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Exploring Terra Incognita – Operating Hours in the Service Sector

  • Frank Bauer
  • Hermann Groß
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Part of the Contributions to Economics book series (CE)

The (developed) European economies are characterised by an increasing tertiarisation and, today, a clear majority of jobs and establishments are allocated in the service sector. In 2005, the overall sectoral employment structure of the EU-25 shows that 4.9% of total employment took place in agriculture, 27.5% in industry and 67.7% in services (EC, 2006: 57). Moreover, the development of the service sector is often presented as one of the most promising solutions for the employment crisis of the members of the European Union; Member States with a high share of service jobs also tend to do well with regard to employment. Empirical evidence shows indeed that between 2000 and 2005 the service sector was mainly responsible for the rise of employment:

“Since 2000 total employment in the EU has increased by over 8.5 million, mainly driven by strong net employment creation of almost 11.5 million in the service sector. The latter has more than made up for the employment contraction in industry (down 1.6 million) and agriculture (down 1.2 million) since 2000.” (EC, 2006: 62)

A more detailed analysis for Germany shows that all but one of the producing sectors lost employment over the same period, while amongst the service industries, on the other hand, there were a lot of employment winners in the same period, for example producer services and transport (Amend and Bauer, 2005; 2006; Bauer and Otto, 2006). But it is not only this development which makes the service sector of interest; recently in a lot of European countries there have been legal interventions, which strongly influence operating hours in the service sector. Shop opening hours have been extended in the Netherlands, Spain, Portugal and Germany. In France collective working time reduction has not only influenced operating hours in manufacturing. Additionally, the perennial political discussion about inevitable cost reduction in the public services suggests another special feature of the service industries: a lot of social services are publicly financed and operating time management is set by societal necessity and political discretion rather than by the market.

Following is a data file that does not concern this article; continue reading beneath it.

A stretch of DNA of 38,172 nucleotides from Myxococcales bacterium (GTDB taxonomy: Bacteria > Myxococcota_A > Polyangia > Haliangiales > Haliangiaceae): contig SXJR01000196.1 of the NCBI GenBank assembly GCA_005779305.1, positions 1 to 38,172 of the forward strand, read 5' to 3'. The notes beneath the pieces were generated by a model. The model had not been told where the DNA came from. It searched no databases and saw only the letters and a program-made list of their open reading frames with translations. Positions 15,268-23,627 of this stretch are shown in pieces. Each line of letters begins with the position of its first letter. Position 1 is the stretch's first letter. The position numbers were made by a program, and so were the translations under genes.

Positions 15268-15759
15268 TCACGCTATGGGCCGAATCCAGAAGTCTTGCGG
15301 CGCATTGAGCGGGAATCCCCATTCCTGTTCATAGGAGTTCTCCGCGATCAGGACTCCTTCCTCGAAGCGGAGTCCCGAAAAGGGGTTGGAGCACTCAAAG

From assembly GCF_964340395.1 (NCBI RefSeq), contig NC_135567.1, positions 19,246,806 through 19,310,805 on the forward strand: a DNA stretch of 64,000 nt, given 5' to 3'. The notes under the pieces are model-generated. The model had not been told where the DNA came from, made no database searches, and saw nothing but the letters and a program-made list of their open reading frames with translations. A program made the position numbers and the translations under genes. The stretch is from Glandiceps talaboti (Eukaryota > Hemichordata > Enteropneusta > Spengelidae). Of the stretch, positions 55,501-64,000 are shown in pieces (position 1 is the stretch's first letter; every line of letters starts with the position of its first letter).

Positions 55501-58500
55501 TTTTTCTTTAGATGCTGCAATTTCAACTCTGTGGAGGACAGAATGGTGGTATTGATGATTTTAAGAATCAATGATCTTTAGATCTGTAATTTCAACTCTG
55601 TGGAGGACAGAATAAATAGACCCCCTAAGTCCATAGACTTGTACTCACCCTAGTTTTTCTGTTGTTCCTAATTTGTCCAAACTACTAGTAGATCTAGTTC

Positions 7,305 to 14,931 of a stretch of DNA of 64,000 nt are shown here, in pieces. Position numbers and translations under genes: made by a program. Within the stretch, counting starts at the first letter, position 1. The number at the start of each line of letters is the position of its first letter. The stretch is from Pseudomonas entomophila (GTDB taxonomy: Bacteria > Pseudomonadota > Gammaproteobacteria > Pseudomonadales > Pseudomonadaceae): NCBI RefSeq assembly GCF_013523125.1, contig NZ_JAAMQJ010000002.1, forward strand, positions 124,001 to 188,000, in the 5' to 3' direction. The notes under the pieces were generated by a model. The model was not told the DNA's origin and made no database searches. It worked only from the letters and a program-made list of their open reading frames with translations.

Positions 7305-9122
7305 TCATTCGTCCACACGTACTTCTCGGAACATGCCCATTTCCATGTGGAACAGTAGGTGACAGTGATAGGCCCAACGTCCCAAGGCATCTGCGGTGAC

Keywords

Social Service Service Sector Service Industry Shift Work Official Publication 
These keywords were added by machine and not by the authors. This process is experimental and the keywords may be updated as the learning algorithm improves.

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Copyright information

© Physica-Verlag Heidelberg 2009

Authors and Affiliations

  1. 1.DüsseldorfGermany
  2. 2.Senior Researcher at the SozialforschungsstelleDortmundGermany

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